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February 2010

The 2009 AMT Stimulus Patch

Tax Strategies to Minimize the AMT Liability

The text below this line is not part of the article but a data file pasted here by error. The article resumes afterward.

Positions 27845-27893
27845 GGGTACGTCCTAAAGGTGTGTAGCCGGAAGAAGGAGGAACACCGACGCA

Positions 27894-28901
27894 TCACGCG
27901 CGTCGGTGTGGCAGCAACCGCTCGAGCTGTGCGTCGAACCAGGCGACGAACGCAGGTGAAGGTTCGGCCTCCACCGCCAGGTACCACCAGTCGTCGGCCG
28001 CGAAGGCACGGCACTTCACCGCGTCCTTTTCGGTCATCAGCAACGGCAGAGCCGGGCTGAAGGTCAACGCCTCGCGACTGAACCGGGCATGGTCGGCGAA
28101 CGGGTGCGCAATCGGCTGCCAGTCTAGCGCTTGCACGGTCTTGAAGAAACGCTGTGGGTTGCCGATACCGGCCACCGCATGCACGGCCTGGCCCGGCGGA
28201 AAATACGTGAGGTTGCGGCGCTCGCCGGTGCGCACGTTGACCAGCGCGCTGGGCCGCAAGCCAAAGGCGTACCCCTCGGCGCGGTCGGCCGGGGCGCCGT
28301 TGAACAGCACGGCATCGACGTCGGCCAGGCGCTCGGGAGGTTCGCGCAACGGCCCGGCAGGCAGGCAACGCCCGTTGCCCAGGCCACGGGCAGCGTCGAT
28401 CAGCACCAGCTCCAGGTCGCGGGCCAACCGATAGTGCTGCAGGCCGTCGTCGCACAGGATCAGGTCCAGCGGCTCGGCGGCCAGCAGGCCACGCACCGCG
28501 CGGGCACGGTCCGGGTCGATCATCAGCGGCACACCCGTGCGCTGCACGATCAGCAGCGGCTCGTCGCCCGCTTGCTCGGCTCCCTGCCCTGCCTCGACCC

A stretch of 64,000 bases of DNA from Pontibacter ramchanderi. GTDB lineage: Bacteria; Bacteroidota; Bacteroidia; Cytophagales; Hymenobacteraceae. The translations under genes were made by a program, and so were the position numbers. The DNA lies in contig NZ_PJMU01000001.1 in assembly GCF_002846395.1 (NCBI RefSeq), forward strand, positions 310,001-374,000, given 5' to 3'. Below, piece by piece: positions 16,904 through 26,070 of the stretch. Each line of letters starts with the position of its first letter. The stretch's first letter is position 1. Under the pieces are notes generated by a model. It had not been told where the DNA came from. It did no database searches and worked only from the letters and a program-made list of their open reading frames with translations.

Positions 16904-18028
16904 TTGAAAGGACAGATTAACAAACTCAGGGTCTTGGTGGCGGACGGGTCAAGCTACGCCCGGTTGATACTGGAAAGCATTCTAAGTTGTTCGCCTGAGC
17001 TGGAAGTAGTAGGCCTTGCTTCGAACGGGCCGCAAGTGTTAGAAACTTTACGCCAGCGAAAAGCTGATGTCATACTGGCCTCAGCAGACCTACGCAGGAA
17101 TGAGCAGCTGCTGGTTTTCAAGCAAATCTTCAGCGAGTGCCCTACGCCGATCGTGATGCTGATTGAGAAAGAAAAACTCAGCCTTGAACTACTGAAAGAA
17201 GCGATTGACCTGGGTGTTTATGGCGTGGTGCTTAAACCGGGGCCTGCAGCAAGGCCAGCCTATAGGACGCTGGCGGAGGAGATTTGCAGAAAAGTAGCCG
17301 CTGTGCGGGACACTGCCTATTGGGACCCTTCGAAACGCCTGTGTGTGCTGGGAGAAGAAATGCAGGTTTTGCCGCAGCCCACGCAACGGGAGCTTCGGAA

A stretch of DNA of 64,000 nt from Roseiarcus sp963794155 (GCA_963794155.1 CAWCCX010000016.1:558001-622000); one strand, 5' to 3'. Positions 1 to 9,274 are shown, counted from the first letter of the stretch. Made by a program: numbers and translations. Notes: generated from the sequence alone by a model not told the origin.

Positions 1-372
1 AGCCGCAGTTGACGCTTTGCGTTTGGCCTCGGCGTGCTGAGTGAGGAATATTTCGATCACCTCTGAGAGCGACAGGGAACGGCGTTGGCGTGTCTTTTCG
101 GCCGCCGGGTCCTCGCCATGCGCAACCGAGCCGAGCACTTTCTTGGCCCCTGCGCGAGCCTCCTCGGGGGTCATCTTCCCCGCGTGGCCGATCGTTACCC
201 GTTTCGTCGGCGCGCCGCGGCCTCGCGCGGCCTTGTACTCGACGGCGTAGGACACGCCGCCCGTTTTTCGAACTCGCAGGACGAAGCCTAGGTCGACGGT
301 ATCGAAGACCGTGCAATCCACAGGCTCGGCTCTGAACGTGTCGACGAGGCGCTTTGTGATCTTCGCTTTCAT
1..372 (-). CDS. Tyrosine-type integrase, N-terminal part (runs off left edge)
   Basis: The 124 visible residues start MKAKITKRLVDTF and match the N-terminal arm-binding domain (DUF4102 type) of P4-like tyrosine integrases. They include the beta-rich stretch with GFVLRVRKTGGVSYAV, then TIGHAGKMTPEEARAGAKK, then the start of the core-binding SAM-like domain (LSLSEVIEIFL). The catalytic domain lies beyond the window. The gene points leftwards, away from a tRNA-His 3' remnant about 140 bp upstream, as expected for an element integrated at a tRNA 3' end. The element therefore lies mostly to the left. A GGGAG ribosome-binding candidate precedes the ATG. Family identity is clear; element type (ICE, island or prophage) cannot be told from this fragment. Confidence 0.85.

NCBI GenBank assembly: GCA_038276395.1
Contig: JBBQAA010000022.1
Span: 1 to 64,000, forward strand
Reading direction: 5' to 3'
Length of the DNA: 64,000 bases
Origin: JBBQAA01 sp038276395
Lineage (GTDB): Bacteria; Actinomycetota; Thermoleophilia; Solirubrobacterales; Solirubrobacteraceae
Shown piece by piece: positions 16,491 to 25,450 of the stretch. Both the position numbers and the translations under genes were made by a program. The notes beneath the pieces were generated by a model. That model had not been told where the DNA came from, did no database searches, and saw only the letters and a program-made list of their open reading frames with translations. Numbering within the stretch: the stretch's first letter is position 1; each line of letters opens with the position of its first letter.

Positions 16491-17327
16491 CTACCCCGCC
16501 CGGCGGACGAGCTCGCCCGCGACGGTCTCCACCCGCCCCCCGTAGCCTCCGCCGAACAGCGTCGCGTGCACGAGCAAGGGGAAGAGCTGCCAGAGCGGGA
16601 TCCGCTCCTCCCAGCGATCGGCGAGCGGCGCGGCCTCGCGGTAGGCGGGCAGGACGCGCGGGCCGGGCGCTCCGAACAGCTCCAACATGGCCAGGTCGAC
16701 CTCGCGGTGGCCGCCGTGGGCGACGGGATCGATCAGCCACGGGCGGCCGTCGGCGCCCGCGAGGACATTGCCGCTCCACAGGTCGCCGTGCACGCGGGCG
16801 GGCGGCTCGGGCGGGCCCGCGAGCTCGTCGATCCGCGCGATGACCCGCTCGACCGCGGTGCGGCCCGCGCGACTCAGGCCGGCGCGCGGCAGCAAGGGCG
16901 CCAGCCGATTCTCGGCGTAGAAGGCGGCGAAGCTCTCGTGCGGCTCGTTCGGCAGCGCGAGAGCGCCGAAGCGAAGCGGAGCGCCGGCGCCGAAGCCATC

The Alternative Minimum Tax (AMT) was enacted because of congressional reaction to the 1969 Economic Report of the President, which indicated that 155 high-income taxpayers with adjusted gross incomes above $200,000 did not pay any federal income tax. The AMT is a separate and parallel tax system that effectively requires individual taxpayers to compute their regular income tax liability, then recompute their tax liability under the AMT system and pay whichever is greater. Most income and expense items (e.g., a taxpayer's wages and charitable contributions) are treated the same way for both regular taxable income and alternative minimum taxable income (AMTI). There are some income and expense items that are treated differently, however. For example, the deductions for property taxes and state and local taxes are allowed for regular income tax purposes but disallowed for AMT purposes. While items are sometimes treated the same way for both regular and AMT purposes, the amounts (e.g., passive activity losses) may be different because of timing issues and differences in methods used.

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